Effective September 14, 2012, the Illinois Department of Agriculture has permanently closed the serology lab that for years has run hundreds of thousands of Coggins tests per year on Illinois horses.

This closing will have little effect on most HEHC clients since, starting in 2011, we began offering digital photo Coggins. Since the IDOA laboratory would not process digital submissions, we started using Larch Hill Laboratory in New York state to process the vast majority of Coggins tests for our clients. We have been very pleased with the service and quick turnaround on results (generally 7-10 days) provided by Larch Hill. Additionally, most of our clients have expressed to us that they prefer the convenience and appearance of the digital forms, which can be saved on any electronic device and e-mailed or printed as needed. However, Sangamon county residents have long enjoyed the convenience of having a local laboratory available to run Coggins tests on their horses, especially when last minute changes of plan have necessitated the dreaded “emergency Coggins”.

Due to the loss of the local laboratory, same-day Coggins tests will NO LONGER BE AVAILABLE. The fastest turnaround available will be approximately two business days and will incur significant additional expense in testing and shipping charges. For this reason, we encourage all of our clients to plan ahead! If there is any chance that your horse(s) will need Coggins tests during 2013 we should pull blood, take photos and do the necessary paperwork when vaccinations and other Spring work is performed.

We apologize for the short notice on this announcement. We only received notice of the closing a few days prior to the closing ourselves! If you have any questions or concerns regarding Coggins testing for your horse(s) please contact the office.

A brief refresher on Equine Infectious Anemia and Coggins testing:

  • The first case of Equine Infectious Anemia diagnosed in North America was in Wisconsin in 1888.
  • Equine Infectious Anemia is a viral disease spread primarily by blood-sucking insects with no available treatment or vaccination. The virus is a lentivirus–like Human Immunodeficiency Virus (HIV).
  • The virus is transmitted between horses when a horsefly or other biting insect starts a meal on an infected horse and completes it on an uninfected one. EIA is not contagious to people and is not directly contagious from horse to horse.
  • Most horses that are infected do not die. They will show very few symptoms and quickly become asymptomatic carriers who are still capable of spreading the disease. Animals that are currently showing signs of disease have larger amounts of virus in their blood than asymptomatic carriers, but both can spread the disease.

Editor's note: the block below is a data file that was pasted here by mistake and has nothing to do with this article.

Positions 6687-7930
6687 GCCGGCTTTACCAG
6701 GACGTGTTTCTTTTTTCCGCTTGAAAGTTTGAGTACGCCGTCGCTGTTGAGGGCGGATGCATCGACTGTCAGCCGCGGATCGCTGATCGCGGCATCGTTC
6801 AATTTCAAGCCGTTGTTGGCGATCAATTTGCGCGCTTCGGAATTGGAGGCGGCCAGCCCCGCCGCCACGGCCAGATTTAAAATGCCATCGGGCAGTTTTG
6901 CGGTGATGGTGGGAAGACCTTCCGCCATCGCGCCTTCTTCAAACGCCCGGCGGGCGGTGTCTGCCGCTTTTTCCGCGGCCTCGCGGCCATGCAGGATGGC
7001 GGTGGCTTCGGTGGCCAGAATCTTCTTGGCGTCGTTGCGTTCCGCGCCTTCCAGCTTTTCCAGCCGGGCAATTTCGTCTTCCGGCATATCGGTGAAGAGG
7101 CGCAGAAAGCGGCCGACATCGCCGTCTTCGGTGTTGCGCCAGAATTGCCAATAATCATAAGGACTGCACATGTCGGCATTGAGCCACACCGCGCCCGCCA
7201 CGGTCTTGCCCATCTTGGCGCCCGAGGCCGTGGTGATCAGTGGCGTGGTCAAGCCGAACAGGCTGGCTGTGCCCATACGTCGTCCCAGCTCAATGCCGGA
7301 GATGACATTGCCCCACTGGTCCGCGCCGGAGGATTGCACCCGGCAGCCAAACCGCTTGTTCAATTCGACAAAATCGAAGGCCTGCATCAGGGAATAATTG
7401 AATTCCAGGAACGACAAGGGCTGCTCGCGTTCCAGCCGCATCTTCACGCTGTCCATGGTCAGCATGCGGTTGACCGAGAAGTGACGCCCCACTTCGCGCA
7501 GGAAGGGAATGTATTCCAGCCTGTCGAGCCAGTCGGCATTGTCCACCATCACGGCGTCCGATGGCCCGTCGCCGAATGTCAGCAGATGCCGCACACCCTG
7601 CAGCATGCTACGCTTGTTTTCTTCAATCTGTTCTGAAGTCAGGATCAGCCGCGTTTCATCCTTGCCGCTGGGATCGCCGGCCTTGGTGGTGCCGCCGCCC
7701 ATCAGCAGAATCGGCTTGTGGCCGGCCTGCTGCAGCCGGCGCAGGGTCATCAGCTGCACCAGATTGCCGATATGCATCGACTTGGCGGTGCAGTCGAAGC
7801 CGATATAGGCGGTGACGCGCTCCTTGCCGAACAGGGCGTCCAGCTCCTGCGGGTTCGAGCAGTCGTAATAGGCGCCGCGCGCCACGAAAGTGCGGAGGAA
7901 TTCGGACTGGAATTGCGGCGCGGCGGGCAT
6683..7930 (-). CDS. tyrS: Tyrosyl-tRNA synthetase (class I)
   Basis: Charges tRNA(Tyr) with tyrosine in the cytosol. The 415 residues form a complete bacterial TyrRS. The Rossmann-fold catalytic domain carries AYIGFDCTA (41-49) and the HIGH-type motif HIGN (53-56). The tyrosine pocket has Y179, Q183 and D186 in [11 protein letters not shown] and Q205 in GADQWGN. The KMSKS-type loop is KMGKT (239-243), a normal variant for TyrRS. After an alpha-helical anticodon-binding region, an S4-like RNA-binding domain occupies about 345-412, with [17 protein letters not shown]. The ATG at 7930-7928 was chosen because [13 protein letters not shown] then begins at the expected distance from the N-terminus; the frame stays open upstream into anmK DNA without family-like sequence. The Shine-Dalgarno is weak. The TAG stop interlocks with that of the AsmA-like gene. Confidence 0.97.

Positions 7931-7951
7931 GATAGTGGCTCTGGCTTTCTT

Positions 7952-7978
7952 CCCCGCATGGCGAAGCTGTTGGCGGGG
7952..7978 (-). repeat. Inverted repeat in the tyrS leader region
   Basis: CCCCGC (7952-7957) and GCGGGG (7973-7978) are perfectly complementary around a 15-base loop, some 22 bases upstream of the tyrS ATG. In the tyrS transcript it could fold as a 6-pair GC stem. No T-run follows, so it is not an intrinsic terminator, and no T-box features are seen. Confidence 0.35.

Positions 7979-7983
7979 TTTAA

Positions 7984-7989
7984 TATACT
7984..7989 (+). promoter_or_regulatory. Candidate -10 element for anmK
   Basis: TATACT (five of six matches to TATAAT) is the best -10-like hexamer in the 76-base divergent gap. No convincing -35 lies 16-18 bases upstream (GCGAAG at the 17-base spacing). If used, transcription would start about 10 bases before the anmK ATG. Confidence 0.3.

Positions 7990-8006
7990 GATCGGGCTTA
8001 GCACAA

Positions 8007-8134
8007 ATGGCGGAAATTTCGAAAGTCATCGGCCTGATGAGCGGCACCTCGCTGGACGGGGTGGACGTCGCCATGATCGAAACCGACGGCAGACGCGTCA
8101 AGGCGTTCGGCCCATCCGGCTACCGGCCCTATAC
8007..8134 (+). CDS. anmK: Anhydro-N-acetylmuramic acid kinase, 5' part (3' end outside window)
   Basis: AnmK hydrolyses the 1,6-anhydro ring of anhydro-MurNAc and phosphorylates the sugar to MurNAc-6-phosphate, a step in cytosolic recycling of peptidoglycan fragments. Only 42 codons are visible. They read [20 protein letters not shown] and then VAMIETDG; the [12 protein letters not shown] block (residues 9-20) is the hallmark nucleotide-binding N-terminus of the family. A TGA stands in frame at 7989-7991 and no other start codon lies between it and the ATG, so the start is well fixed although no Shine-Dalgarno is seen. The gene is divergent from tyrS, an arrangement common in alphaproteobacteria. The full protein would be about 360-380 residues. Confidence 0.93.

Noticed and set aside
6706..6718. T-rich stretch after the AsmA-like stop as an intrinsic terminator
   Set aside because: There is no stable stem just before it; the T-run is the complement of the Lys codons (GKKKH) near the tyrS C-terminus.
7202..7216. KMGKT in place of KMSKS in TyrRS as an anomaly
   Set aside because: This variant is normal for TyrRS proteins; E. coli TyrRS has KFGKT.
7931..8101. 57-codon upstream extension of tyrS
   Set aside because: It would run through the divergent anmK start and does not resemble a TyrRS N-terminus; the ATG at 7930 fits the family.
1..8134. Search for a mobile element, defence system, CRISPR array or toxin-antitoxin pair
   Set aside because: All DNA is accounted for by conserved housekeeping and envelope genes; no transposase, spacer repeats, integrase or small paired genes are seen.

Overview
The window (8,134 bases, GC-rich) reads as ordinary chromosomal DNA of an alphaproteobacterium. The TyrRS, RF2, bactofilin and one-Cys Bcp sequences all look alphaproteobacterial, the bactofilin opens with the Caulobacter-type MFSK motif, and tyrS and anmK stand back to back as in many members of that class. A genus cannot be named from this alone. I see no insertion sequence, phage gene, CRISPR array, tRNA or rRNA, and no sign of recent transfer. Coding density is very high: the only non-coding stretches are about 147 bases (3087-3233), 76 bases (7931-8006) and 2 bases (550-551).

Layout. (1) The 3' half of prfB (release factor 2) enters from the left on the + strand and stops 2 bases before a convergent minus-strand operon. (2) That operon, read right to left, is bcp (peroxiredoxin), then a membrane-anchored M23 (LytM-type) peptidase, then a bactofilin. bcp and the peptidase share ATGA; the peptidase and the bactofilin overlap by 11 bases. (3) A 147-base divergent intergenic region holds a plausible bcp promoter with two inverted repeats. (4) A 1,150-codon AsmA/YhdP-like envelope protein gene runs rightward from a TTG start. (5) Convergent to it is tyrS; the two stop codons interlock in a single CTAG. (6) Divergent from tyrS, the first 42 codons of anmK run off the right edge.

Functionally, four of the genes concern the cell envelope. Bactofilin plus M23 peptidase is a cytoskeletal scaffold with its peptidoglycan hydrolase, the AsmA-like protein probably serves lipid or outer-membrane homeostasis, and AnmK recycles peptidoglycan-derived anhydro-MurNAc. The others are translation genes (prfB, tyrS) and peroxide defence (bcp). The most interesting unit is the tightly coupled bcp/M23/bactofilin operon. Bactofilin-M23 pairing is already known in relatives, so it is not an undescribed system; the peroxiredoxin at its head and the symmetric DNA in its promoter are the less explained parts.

• In the acute or early form, the horse will be depressed, uncoordinated and feverish. Horses are rarely anemic during this stage. This phase may last several days and is the stage during which the horse is most likely to transmit the disease to nearby horses.

The second phase is characterized by weight loss, recurring fevers and general weakness. Anemia is likely to be present, and mares can abort during this stage.

If horses survive the first two stages, they enter the final or chronic stage, where they often appear normal. An owner may report that a horse is a poor keeper, and the animal may be mildly anemic. Infected mares can transmit the disease to their foals.

  • In 1970, a researcher named Dr. Leroy Coggins of Cornell University developed the first accurate laboratory procedure for diagnosing Equine Infectious Anemia and it quickly became the gold standard.
  • In recent years, anywhere from 80 to 500 horses per year have tested positive for Equine Infectious Anemia in the U.S.. Cases occur primarily in the Southern Gulf Coast states but occur sporadically throughout the country.
  • Horses that are confirmed positive for EIA must either be euthanized or permanently quarantined away from any other equids.
  • Control and surveillance of Equine Infectious Anemia is overseen by the U.S. Department of Agriculture but each state determines their own testing rules and protocols. Illinois requires that all equines be annually tested on a voluntary basis if the horse is sold, travels across state lines or participates in an organized show or event. Private boarding and lesson stables are encouraged to require proof of Coggins testing when new horses arrive.